NETHERLANDS - Dutch investment funds lost over 5% of their assets during the fourth quarter of last year, leaving their combined assets at €172bn, according to De Nederlandsche Bank.

An €11bn drop in assets, caused mainly by decreasing equity markets, could not be offset by net deposits of €900m, preliminary figures of DNB revealed.

Among the players, pension funds and insurers deposited €1.1bn and €300m respectively in those last three months, while households withdrew €300m, the regulator said.

DNB mainly attributed the reduced asset value of investment funds to the drop in equity markets, at these assets make up one-third of the investment funds' holdings.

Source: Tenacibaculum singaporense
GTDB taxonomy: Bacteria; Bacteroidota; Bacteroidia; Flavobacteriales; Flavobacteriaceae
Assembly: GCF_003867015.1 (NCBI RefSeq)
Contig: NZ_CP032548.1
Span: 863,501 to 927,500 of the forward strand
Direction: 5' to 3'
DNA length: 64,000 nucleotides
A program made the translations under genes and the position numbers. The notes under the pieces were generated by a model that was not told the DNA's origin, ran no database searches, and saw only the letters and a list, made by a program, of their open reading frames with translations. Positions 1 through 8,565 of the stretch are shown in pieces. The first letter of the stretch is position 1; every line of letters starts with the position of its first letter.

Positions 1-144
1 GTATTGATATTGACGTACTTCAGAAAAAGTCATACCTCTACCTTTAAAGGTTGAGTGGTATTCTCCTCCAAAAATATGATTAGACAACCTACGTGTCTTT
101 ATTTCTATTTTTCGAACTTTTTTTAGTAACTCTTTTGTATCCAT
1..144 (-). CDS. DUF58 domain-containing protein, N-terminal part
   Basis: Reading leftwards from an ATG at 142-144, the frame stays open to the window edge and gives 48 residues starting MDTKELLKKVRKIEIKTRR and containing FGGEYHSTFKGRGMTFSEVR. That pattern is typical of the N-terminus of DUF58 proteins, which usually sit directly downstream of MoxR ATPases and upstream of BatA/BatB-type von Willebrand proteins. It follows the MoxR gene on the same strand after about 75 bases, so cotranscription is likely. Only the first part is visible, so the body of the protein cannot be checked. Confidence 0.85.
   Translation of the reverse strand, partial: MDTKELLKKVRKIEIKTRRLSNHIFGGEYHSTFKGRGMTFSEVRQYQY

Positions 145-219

During the fourth quarter, equity fell in value by 25%, in line with the losses at the exchanges following the collapse of Lehman Brothers investment bank, DNB stated.

In contrast, the value of fixed income investments rose by 3%, thanks to a 5% rise in the value of government bonds, though the regulator made it clear that corporate bonds declined by 2%.

"This difference points to an increased preference for government-issued securities, which are considered a safer investment," suggested the central bank.

DNB estimated Dutch investments funds have lost 30% of their assets since the start of the credit crisis over 18 months ago, though noting one-third of this has been drained through withdrawals.

The equity value of funds has dropped 46% since summer 2007 - when the credit crunch first took hold - though this exceeds the MSCI World index by 4%, according to the watchdog.

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